Let’s consider another example. We still want to reduce the dimension of the 3D points to only 2D. Please note that there are two different families of points: the crosses and the circles.
Let’s project all the 3D points on the plane defined by the PCA1 and PCA2 axises. The points after projection are represented in Blue. The projection direction in itself is in green:
The PCA is working fine and, after projection, we can still differentiate the two families of points: the "crosses" are far away from the "circles". The PCA allows us to « visually » find segments inside the population: you can easily « see the segments » after a projection on the PCA axises.
What happens if we use some other directions than the PCA directions to perform dimensionality reduction? Let’s project all the 3D points on a randomly chosen plane. The points after projection are in Blue. The projection direction in itself is in green. Note that the green lines are very « long »: it means that “this is a very bad projection” because the position of the points before and after projection is very different.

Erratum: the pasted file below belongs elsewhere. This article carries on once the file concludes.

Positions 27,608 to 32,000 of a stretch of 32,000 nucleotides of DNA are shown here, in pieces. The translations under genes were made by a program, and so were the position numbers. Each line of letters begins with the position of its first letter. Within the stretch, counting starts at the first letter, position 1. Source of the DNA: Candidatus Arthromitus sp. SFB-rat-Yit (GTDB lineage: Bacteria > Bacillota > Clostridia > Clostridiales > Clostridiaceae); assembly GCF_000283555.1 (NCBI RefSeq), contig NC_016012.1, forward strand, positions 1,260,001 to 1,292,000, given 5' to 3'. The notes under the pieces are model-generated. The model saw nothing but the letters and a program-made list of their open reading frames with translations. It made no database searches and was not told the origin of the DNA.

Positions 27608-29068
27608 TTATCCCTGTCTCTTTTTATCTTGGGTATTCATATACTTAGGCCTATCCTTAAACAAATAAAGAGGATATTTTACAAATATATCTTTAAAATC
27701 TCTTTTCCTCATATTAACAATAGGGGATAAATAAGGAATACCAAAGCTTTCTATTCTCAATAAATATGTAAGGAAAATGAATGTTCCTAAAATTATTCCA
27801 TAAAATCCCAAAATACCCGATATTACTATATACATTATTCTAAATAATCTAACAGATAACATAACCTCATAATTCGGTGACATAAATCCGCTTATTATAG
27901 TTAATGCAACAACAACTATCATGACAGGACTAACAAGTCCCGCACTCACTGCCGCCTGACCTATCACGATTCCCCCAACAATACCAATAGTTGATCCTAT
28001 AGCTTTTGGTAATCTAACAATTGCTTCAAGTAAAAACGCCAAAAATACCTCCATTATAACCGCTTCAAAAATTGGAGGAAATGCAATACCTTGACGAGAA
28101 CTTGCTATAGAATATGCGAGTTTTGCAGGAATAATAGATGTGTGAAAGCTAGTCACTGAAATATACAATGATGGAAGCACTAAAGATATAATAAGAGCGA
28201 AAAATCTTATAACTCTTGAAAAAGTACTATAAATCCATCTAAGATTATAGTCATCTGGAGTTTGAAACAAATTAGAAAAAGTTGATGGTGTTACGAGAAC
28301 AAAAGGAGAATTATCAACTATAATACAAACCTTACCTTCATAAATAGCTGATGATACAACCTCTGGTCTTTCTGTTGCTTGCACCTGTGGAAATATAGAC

After projection, we cannot differentiate the two families of points anymore: the "crosses" are now mixed with the "circles":
This is a really bad « dimensionality reduction » because we lost so much information that we are not able to see any segments anymore.